I’m expecting my period to start any day now, which means it will be time to start facing the reality of the FET. I’ve been both dreading and wishing for it: the uncertainty, the fear of failure again, the craziness of supplemental progesterone.
This afternoon, after a brief jog, I conducted a mini-ceremony for myself, to say goodbye to a February of Avoiding Reality: I showered and
sheared shaved my legs for the first time since before the retrieval. (R. has been thrilled with that, let me tell you.) It was a quiet time of tending to myself, my body. I suppose I might have gone to church and prayed, or at the very least given my little Ganesh statue a nod of recognition. Oh, well: I am an imperfect pilgrim. (Obviously, if I’m mixing my religious traditions like that.)
This current cycle has been a natural cycle, without even birth control. I felt ovulation; I know exactly where I am in the usual pattern. For me, the luteal phase goes a bit like this:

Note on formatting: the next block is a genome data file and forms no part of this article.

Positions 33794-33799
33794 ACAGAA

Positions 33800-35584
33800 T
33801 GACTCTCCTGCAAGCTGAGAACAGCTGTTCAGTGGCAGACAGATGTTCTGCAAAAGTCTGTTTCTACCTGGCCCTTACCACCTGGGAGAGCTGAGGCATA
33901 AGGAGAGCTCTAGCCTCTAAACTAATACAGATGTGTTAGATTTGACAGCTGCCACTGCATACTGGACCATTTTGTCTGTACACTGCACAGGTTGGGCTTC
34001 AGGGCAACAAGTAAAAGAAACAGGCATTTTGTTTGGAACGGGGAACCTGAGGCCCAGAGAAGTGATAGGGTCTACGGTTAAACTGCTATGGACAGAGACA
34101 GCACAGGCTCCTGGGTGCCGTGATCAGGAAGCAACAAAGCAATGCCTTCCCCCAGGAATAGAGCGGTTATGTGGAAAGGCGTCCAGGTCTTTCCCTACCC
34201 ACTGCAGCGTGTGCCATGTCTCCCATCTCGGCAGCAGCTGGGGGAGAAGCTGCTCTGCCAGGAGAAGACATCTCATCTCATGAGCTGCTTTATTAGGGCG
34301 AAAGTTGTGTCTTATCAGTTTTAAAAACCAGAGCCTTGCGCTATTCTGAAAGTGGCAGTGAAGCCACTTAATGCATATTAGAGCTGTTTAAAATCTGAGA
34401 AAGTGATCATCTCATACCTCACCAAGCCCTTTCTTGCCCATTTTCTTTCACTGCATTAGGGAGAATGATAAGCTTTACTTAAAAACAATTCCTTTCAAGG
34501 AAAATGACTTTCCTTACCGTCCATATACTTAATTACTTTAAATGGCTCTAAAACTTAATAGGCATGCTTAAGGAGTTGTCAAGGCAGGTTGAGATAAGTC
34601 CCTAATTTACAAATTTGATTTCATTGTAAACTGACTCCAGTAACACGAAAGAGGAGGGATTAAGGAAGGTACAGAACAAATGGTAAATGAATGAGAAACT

- Within a few days after ovulation, the cramps start. They are vague and fade in and out.
- I google “implantation cramps.” I wonder if it’s possible for them to start two days after ovulation.
- The cramps continue. If it’s following a medicated cycle, I feel some extra twinges off to the sides. It’s fading ovarian cysts.
- I google “ovarian cysts early pregnancy.”
- The cramps fade out for an afternoon.
- I wonder if I imagined them to begin with. If maybe this cycle is different.
- The cramps return.
- I google “early pregnancy cramps” and begin to believe.
- The cramps return. They fade. They return.
- I believe.
- My mood crashes.
- My period arrives.
- I cry, wondering how I can possibly have hoped, after all this time.
This cycle, however, is different. No, not in that way. It’s that this time, I haven’t googled. I’ve recognized the impulse to hope, to wonder, to ask if maybe just maybe. I accept that I want to be pregnant so badly that I’ll fool myself into thinking it could be, just to have a few days’ comfort in believing and dreaming.
And I have stepped back. Otherwise, there is nothing different about this cycle.
Somehow, I’ve found peace in that.
This is not the same as accepting that I’ll never have children. I still don’t know how to wrap my mind around that, and the idea of it is devastating to me.
But it is accepting this cycle.
Of course, the cycle isn’t over yet. Tomorrow, the next day, maybe Wednesday. If I had to guess, today’s the final lull before reality.
My hope this time is that instead of desperate hope, I can instead try for peace.